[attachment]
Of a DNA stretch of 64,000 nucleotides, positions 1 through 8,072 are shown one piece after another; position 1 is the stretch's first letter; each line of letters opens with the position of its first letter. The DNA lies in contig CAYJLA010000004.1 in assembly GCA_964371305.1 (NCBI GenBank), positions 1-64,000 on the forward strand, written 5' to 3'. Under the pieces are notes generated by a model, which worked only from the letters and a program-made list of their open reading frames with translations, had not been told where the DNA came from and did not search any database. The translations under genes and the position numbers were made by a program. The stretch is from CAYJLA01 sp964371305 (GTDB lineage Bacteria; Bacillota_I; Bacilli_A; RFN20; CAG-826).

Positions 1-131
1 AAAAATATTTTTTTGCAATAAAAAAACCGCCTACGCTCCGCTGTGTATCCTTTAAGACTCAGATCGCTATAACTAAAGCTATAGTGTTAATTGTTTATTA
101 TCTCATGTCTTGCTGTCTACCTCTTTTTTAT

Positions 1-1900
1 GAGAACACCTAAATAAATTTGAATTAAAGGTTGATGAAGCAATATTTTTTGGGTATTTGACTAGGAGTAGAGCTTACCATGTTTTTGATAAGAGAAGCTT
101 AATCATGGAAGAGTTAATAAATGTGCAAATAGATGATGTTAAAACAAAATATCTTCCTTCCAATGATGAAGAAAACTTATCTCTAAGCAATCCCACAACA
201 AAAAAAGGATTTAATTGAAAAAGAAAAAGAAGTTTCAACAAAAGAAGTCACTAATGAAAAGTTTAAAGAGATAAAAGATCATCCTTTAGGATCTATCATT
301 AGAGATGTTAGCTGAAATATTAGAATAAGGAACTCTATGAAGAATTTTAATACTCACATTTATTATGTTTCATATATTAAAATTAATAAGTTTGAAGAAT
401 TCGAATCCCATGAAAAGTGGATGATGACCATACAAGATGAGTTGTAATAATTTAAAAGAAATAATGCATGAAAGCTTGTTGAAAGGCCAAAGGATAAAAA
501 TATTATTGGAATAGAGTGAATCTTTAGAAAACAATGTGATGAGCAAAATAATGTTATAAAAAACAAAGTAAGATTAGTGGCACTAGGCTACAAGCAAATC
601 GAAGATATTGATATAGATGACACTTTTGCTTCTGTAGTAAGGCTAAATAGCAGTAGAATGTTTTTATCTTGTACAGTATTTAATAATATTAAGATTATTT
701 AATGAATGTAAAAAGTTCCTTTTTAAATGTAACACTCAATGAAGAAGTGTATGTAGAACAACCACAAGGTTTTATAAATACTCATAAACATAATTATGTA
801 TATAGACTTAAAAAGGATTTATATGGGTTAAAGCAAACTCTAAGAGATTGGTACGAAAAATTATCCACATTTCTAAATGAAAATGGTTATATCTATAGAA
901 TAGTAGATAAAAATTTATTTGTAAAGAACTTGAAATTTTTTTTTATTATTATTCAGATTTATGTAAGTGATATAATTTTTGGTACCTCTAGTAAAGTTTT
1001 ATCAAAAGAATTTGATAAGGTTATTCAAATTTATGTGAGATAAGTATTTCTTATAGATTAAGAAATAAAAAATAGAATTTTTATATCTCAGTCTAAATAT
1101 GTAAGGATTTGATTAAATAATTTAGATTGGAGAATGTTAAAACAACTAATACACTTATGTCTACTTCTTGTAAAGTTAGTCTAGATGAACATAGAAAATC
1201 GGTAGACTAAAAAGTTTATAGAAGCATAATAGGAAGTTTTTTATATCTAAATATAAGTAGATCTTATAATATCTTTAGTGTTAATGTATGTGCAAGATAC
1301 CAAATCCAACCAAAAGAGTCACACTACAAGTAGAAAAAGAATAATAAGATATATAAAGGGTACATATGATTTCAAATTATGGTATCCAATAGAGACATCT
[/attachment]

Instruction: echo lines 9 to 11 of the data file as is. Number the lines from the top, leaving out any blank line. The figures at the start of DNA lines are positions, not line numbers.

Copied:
301 AGAGATGTTAGCTGAAATATTAGAATAAGGAACTCTATGAAGAATTTTAATACTCACATTTATTATGTTTCATATATTAAAATTAATAAGTTTGAAGAAT
401 TCGAATCCCATGAAAAGTGGATGATGACCATACAAGATGAGTTGTAATAATTTAAAAGAAATAATGCATGAAAGCTTGTTGAAAGGCCAAAGGATAAAAA
501 TATTATTGGAATAGAGTGAATCTTTAGAAAACAATGTGATGAGCAAAATAATGTTATAAAAAACAAAGTAAGATTAGTGGCACTAGGCTACAAGCAAATC